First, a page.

Conquering noisy classrooms

Resources team
24th September 2019
Traffic lights representing the a common noise control system

Practical resources and top techniques for reducing noise during lessons 

Getting your class to settle down, and addressing constant low-level disruption, is part and parcel of delivering a successful lesson. To support your existing classroom management strategies, check out this selection of posters, presentations and video tips that can be used with learners of all ages.

Displays and charts   

To facilitate seamless transitions between and during activities, why not try this traffic light presentation, which uses red, amber and green to make your expectations clear to the whole class? Alternatively, this colourful poster is ideal for controlling the amount of conversation that learners should be having per activity.

Use this simple class sound meter to build pupils’ awareness of appropriate volume, ranging from silence to too loud. Similarly, this handy wall display will allow you to demonstrate to your class the level of noise expected of them.

Traffic Lights

A PowerPoint version of the classroom traffic light that you can copy across to your own PowerPoint presentations. Originally intended for behaviour management but can be adapted for use anywhere.
By drhellyer

Noise level poster

A poster to desplay in classroom to help control noise level, use the arrow to show children the level you expect and to ask pupils to select appropriate level for the class and certain times.
By TwinkleTwinkleLittleStar

Class sound meter

This is a sound meter to build children's awareness of appropriate noise levels, and to manage these noise levels. You can use the arrow to either indicate to the children which sound level you want them to work at, or to show them what sound level they are currently at. I have attached both a PowerPoint and jpeg version of the resource. This resource works best laminated, and with the arrow attached by a split pin. You can also modify the wording for each level on the PowerPoint version of this resource should you wish to personalise this sound meter to your specific classroom needs.
By mrcarter78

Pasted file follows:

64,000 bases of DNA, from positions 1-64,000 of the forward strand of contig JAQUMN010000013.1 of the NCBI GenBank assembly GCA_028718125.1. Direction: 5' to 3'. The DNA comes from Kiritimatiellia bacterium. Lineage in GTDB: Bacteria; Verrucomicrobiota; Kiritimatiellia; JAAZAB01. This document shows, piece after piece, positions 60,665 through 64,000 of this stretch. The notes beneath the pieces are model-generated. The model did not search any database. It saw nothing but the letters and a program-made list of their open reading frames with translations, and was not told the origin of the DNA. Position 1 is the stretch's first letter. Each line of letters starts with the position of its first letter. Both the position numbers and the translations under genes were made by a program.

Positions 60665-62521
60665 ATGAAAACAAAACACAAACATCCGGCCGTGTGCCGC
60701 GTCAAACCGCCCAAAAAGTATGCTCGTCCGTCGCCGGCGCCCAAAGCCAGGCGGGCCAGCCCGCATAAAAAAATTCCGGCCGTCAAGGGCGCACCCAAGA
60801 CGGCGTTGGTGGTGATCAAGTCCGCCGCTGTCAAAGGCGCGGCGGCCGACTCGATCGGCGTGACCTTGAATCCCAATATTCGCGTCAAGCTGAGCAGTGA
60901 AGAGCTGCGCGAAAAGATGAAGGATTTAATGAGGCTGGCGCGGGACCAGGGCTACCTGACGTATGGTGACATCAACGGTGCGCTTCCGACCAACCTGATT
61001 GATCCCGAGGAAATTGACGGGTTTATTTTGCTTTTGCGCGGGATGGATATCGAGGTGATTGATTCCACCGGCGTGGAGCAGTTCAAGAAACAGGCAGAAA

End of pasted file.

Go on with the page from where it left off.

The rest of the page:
Classroom Noise Level Meter

For any age range - I have made this for my secondary Art classroom.
Just print off, cut out and stick to the board / wall wherever you have space!
I use a clothes peg to show where the noise level should be, and point to where it is if it's too noisy in the class.
By emily_fitch

Tips and techniques

Re-capture your students’ attention with this 60-second countdown, which gives learners a deadline for reducing the amount of chatter. Further encourage students to take responsibility for their noise levels with this fun activity.

Watch this short clip about overcoming low-level disruption for tips on establishing clear boundaries. For even more techniques, this comprehensive video case study looks at how using clear instructions, time targets and non-verbal signals can make a difference.

60 Second Timer

A powerpoint show to count down from 60 to 0. Useful for the start of the lesson, gets the students settled without you having to do too much shouting! Makes noises on every slide, and an explosion noise when the timer ends.
By emilyc25

Can I have your attention, please?

This activity is designed in mind for a class who are chirpy chatterboxes and need a fun, yet effective, way of listening and focusing when someone is speaking to the whole class. It allows the pupils to take ownership and become more responsible. I would be interested in knowing how your pupils reacted to it.
By chocolatchaud

Low-level disruption

Tom Bennett, TES behaviour adviser, demonstrates how a clear, consistent behaviour policy can stop chatting, humming and other low-level disruptions derailing your lesson. This video is part of a series on behaviour management strategies. Find more here:
By Tes Resources Team

Teachers TV: Class Management: Make Yourself Heard

In ‘Manage that Class with Sue Cowley’, the behaviour guru coaches a Year 4 teacher on managing class noise levels by using clear instructions, time targets, and varying the teacher’s voice level.

Sue Cowley observes a 3D shapes lesson via hidden cameras taught by E’Van Tsang at Greenholm Primary in Birmingham. She is able to coach her about keeping noise levels down throughout the Year 4 lesson via a concealed earpiece.

Sue suggests using instructions rather than questions, setting time targets, getting children more actively involved and using non-verbal signs.

By Teachers TV

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